Excuse me for the question,

I'm reading "Forecasting: principles and practice" by Rob J Hyndman.

I'm stuck on this chapter: https://www.otexts.org/fpp/8/4 which briefly explains how a moving average works.

the reason is that I haven't understood how the $e_{t-k}$ with $k \in [1,\ldots,q]$ (look at the formula at the link above) are computed.

I would like to apply a simple linear regression using least min squares on the errors between the forecasts and the real values, but I wasn't able to understand which is the value to assign to these errors. How can I act to obtain them?

Thanks in advance!

  • 1
    $\begingroup$ What tool do you use ? if you are comfortable with R I can demonstrate moving average process in ARIMA with a reproducible example by hand. $\endgroup$
    – forecaster
    Nov 7 '14 at 0:43
  • $\begingroup$ Yes, I'm using R, so I think it could help me... Is it possible to have an example of simply an AR(2) model? The main thing I want to understand is how to practically estimate the parameters of the AR(2) (or more generally any AR(q) ). Thank you very much! $\endgroup$
    – madx
    Nov 7 '14 at 10:33

The error terms for the MA part of an ARIMA model are usually produced as part of the estimation routine - and are equal to the difference between the observed value and the fitted value. That means

a) you can't use simple linear regression to estimate your model - the values of the error terms depend on the coefficients of your model - so you can't include the error terms in a regression to generate those coefficients.

b) if you are using a model generated on one set of data to get forecasts for another set of data - using a method comparable to the one-step forecasts that Professor Hyndman describes on his blog here is probably the easiest way to get those.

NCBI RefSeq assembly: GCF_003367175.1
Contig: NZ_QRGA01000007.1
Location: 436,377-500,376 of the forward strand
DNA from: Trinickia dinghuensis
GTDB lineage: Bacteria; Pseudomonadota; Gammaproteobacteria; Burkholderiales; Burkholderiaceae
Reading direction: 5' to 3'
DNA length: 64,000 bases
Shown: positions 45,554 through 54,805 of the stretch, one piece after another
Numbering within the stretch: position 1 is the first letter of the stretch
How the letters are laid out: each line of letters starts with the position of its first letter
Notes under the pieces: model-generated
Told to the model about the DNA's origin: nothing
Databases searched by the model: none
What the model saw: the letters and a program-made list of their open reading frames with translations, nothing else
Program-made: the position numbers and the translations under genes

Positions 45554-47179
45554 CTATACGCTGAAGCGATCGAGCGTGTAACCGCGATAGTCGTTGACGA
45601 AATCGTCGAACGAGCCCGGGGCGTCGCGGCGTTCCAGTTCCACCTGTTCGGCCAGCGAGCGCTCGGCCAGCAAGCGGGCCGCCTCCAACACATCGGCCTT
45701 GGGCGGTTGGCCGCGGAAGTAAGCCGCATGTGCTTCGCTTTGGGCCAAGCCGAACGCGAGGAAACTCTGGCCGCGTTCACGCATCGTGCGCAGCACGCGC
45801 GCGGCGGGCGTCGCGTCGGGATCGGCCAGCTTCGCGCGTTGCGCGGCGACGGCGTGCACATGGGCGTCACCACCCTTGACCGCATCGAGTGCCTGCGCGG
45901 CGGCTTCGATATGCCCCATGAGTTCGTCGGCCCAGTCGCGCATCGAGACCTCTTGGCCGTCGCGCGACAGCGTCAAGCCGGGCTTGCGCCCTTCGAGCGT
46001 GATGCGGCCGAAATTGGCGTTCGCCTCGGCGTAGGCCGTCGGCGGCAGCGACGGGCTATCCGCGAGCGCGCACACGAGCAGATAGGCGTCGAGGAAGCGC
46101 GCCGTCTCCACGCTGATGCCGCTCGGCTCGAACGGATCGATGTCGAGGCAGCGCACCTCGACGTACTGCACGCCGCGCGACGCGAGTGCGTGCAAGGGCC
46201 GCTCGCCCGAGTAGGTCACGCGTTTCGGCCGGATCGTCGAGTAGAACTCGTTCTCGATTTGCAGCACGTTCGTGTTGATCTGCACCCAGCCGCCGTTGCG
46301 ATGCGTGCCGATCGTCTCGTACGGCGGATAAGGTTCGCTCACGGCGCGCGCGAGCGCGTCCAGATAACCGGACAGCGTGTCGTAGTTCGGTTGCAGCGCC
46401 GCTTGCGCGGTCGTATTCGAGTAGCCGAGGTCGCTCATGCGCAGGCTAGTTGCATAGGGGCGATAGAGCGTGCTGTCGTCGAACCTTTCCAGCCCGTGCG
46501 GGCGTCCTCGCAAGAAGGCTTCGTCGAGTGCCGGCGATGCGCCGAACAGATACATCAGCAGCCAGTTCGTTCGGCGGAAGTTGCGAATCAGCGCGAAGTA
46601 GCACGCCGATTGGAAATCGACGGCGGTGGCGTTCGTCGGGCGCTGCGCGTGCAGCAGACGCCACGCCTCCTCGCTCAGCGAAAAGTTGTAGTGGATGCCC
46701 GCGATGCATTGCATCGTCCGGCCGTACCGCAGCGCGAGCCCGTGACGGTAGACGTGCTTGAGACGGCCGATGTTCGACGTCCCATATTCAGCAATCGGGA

c) if you want to generate the values to understand the math of what is going on - it is usually pretty easy to set up things in a spreadsheet. Calculate your forecast for period one. Subtract the forecast from the real value for that period to generate the error for period one. Use that error for period one (along with other relevant data) to calculate the forecast for period two - and so on. If you set up your spreadsheet right - this can simply involve creating the appropriate formulas once, then copying them down a column to get your values.

In any case - it is probably better to think of comparing your forecasts to your predictions via something like the Mean Absolute Scaled Error, or some other technique that evaulates how close your model projections are to the actual values seen in the data. Doing a simple linear regression of the real values on the projections is not a great way of doing this - it gives you a comparison value, but not between your projection and the value, but a linear transformation of your function and the value. Certainly, if you do the linear regression, and you get an intercept coefficient that is not equal (or at least close) to zero - or a slope coefficient that is not equal (or at least close) to one, it is a sign of a substantial problem with your model, no matter how good the goodness of fit statistics are from the regression


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